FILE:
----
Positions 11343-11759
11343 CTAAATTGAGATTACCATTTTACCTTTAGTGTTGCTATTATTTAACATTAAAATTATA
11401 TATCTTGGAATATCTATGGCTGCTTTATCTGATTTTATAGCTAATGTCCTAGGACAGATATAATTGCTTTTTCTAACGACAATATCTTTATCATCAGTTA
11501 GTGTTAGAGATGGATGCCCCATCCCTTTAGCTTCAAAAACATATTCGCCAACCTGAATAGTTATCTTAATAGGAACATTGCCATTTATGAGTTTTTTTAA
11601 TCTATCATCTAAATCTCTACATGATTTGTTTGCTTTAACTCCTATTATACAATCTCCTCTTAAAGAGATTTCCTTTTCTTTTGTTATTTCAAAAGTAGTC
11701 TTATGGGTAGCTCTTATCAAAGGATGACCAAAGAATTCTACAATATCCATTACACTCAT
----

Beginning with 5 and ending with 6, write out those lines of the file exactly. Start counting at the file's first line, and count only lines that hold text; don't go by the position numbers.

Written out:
11601 TCTATCATCTAAATCTCTACATGATTTGTTTGCTTTAACTCCTATTATACAATCTCCTCTTAAAGAGATTTCCTTTTCTTTTGTTATTTCAAAAGTAGTC
11701 TTATGGGTAGCTCTTATCAAAGGATGACCAAAGAATTCTACAATATCCATTACACTCAT